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15 Articles in Volume 15, Issue #7
Advances in the Diagnosis and Treatment of Chronic Pelvic Pain
Call for Standardization and Quality Assurance for Medical Marijuana Products
Chronic Pain and Falls
Is There a Role for NSAIDs in Patients With Cardiovascular Disease?
Legal Considerations of Medical Marijuana
Letters to the Editor: Antibiotics and Microbiome, Hormone Panel
Marijuana: Does it Cause Cognitive Impairment During Driving?
Medical Marijuana Dispensed by Pharmacists in Connecticut
My Policy on Marijuana
NSAID Sensitivity
Pharmacogenetics and Pain Management
Recommending Medical Marijuana for Pain Conditions
The Inhumane and Dangerous Game of Forced Opioid Reduction
Traditional Chinese Medicine & Acupuncture
Untreated Pelvic Pain Common Among Young Women

My Policy on Marijuana

A clinician's policy on screening and prescribing controlled substances in the presence of illicit drugs, including recreational cannabis.

Eight years ago, I adopted a policy in my clinical practice that I consider to be both prudent and within the intent of the federal law, which prohibits use of marijuana and considers marijuana to be an illegal substance.

It is clear that even low doses of tetrahydrocannabinol (THC) may, in susceptible individuals, cause mental status changes, perceptual distortions, and impaired judgment. At moderate to high doses, these problems are frequent (see Does Marijuana Cause Cognitive Impairment During Driving?).

The use of controlled substances by patients in a chronic pain practice presents a challenge to the clinician. In addition, even in states, cities, districts and Indian reservations in which recreational marijuana is now legal, the use of marijuana may often occur in conjunction with a high-risk lifestyle pattern.

Therefore, it is prudent to obtain urine or oral drug screens at the initial office visit and then randomly thereafter, with a frequency dependent upon stratified risk factors for substance misuse, abuse, addiction, and diversion.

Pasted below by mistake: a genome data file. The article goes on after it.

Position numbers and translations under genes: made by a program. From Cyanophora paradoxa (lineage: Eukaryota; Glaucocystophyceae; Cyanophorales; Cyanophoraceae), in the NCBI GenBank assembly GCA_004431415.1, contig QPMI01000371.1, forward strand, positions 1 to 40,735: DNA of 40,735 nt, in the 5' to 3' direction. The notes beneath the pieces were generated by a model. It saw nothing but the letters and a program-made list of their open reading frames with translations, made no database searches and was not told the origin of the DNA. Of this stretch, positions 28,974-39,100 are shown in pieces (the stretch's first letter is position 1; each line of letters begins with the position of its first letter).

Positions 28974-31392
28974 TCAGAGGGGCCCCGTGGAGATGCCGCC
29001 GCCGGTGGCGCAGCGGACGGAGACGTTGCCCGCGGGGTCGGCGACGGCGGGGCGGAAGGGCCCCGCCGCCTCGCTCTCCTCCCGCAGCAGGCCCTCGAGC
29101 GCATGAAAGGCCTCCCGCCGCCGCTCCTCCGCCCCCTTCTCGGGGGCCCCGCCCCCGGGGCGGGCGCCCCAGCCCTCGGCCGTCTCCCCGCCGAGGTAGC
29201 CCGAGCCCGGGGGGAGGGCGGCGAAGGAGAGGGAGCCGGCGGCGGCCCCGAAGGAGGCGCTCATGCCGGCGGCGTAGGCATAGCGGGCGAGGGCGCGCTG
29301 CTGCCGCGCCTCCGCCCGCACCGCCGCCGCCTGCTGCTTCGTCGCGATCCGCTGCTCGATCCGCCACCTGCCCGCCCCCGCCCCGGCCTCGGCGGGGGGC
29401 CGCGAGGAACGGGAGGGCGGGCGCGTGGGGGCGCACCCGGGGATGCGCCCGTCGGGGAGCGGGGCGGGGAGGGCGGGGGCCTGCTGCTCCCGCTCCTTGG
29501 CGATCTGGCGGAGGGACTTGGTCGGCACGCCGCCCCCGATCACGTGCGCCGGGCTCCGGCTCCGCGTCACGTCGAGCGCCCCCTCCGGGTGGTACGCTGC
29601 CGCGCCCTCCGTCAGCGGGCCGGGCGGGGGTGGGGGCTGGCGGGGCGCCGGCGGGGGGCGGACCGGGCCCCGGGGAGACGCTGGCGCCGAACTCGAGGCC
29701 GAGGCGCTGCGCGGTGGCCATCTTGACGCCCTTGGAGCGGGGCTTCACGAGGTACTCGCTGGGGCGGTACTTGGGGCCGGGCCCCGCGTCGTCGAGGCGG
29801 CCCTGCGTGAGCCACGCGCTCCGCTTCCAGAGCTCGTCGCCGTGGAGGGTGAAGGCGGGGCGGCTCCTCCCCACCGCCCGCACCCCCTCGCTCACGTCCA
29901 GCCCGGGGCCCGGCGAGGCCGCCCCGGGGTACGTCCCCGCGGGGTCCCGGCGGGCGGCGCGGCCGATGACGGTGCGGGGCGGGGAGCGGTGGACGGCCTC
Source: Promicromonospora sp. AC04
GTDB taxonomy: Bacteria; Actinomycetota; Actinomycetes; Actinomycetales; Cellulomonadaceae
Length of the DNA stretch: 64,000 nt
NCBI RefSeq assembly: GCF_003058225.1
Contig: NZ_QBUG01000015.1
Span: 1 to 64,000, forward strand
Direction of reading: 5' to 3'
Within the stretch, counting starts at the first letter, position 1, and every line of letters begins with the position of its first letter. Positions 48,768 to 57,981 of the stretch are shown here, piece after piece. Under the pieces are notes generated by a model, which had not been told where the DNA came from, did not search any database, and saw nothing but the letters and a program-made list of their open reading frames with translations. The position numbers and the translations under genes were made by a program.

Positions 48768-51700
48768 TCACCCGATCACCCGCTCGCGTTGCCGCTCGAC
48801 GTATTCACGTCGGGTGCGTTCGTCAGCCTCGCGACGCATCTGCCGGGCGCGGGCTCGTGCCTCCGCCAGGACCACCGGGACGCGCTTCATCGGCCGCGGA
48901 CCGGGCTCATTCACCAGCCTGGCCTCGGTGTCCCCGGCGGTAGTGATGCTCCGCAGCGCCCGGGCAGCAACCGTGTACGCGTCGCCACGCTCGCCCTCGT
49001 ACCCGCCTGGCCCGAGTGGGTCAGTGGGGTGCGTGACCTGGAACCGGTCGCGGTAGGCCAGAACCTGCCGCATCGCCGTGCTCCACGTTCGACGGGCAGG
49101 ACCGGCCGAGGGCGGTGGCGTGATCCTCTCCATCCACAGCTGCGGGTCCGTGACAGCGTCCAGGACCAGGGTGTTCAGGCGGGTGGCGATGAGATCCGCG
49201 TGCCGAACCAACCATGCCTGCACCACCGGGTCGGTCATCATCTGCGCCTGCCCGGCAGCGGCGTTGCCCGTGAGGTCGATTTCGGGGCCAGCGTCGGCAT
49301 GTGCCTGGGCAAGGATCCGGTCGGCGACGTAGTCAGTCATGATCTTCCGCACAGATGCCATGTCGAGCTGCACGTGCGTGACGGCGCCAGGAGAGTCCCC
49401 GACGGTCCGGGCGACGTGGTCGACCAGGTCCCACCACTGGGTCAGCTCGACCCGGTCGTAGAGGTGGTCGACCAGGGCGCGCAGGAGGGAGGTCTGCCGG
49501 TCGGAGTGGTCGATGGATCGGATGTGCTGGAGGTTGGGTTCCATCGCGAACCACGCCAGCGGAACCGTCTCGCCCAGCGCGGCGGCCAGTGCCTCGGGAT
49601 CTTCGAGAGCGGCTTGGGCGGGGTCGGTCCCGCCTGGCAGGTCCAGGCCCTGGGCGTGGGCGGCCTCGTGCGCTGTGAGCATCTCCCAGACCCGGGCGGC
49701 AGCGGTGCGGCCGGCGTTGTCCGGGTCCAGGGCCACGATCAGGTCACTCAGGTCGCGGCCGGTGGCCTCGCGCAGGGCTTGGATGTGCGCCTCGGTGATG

In the event that the drug screen is positive for marijuana or any other illicit/illegal substance, I will not write for a prescription for any controlled substance—meaning that if the patient is receiving an opioid analgesic for pain from another prescriber, a new prescription will not be written.

Prior to my writing a prescription for opioids or other controlled substances, the patient must have a normal drug screen and give reassurance that he/she will no longer use any illicit substances. If there is another positive urine drug screen, he/she may be tapered from all controlled substances and a substance abuse protocol will be implemented.

My practice guidelines are based on a review of evidence-based universal precautions.1,2

Drug-Drug Interactions

The use of marijuana may interfere with the therapeutic effect of pain medications and also can increase cognitive dysfunction. Therefore, I strongly believe it is advisable that patients who are being managed in a pain practice abstain from the use of marijuana or other psychoactive substances likely to adversely affect their mental status.3

It is important to consider not only the immediate risks posed by smoking marijuana, but also the long-term risks as well, including the possibility of substance abuse. Moreover, evidence for the efficacy of marijuana in pain control is lacking: Campbell et al performed a qualitative systematic review revealing that cannabinoids were not more effective than codeine in controlling pain and often had a central nervous system (CNS) depressant effect that limited their use in such settings.4

Campbell et al’s review cited several adverse effects (AEs) of marijuana use, including dry mouth, blurred vision, palpitations, tachycardia, and postural hypotension. The AEs occurred in patients who ingested between 10 and 20 mg of THC. Many of the 222 patients displayed AEs; the review documented one or more of the following dose-response related AEs: mental clouding, ataxia, dizziness, numbness, disorientation, disconnected thought, slurred speech, muscle twitching, impaired memory, dry mouth, and blurred vision. When the level of THC ingestion reached 20 mg, sedation occurred in 100% of patients.4

Legal Implications

In my 2014 address to physicians attending the annual meeting of the American Academy of Pain Medicine, Phoenix, Arizona, I strongly advised them to not write for any controlled substances including opiates, to any patients testing positive for illicit drugs on urine drug screens drugs, even in areas where recreational THC is legal.5

I described a possible legal and medical malpractice situation if clinicians knowingly write a prescription for a controlled substance for patients who they are aware are concomitantly using marijuana. I discussed this hypothetical situation that very well could become a reality: